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Spring has arrived. The days are longer and the weather warmer. Most of us thrill to the renewing of the earth with the budding of flowers and trees crowning out with newly green leaves. We go out into it from our homes to spend a pleasant afternoon or evening walking along the beach or down some narrow hiking paths in a local park. All feels new and pleasant, even liberating. We are released from the confines of our homes where we hunkered down in the warmth through the long winter days and nights.
This is not the experience of those who are homeless. Every day is the same. The sameness measures their days with a monotonous routine through every season of the year. The efforts to find a warm spot to sleep, to get to a place to get some food before the meager donated supplies have run out. Their lives plod between the bridges, in alleyways where they spent the nights sleeping furtively, surrounded by noise and the refuse of restaurants and downtown businesses. The threat of danger is never far away.
The demands of mere survival exact a greater toll on them than most of us can imagine. They spend out their days among us anonymously. We pass them by without even noticing them, or avoid them by crossing the street. When we find ourselves unable to avoid them, we do everything possible not to look in their eyes, fearing that they might speak to us, ask us for money, or invite us into their sometimes schizophrenic worlds. We don't want to know them. We don't even want to admit that they are there.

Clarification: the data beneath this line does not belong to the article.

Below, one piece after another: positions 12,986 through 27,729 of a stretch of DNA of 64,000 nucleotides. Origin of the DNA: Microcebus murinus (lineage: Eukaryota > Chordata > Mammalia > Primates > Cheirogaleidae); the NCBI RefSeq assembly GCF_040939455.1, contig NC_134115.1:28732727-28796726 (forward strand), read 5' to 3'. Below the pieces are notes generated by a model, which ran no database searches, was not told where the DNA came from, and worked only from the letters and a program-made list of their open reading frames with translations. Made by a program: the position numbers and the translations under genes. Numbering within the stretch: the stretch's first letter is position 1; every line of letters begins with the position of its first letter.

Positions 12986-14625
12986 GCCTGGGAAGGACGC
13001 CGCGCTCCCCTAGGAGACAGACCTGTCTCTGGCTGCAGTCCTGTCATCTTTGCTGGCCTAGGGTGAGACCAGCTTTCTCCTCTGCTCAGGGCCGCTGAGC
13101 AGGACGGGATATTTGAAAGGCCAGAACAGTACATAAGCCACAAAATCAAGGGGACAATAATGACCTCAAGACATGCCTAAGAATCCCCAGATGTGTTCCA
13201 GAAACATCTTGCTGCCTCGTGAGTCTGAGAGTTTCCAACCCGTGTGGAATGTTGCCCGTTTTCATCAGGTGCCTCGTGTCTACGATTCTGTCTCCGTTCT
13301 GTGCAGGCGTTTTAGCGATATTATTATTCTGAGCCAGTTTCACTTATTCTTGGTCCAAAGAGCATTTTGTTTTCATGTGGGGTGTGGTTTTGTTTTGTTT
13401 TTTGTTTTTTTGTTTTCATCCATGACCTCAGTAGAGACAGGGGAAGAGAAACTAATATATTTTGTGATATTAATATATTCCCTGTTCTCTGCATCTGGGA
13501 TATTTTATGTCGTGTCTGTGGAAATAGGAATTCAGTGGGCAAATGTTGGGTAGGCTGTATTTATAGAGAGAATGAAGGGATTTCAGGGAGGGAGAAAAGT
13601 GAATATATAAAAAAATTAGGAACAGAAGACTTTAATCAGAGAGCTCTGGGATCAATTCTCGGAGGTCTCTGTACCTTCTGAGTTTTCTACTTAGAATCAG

Among those many homeless in the streets of our cities are veterans who have for one reason or another, fallen through the cracks. Most of them today are Vietnam era veterans, but there are many who are veterans of the Iraq and Afghanistan wars. They are men and, for the first time in our history, too many of these homeless veterans are women. There are many reasons, of course, for their homelessness. Many of those are temporary and are the result of the economy. But the fact remains that for them, the world is a lonely and often dangerous place. Whatever the reason for their homelessness, it is a shame that we as a society have not found a way to care for these veterans of our wars.
You can help us here at TheVeteransSite to provide healthy meals for many of our homeless veterans by visiting every day and clicking on the "Click Here To Donate, It's Free" button. You can become involved with local efforts in your own hometown to affect the lives of these veterans positively. Spread the word about this site to your friends as well. The need is great. The time is now. Thank you for your help.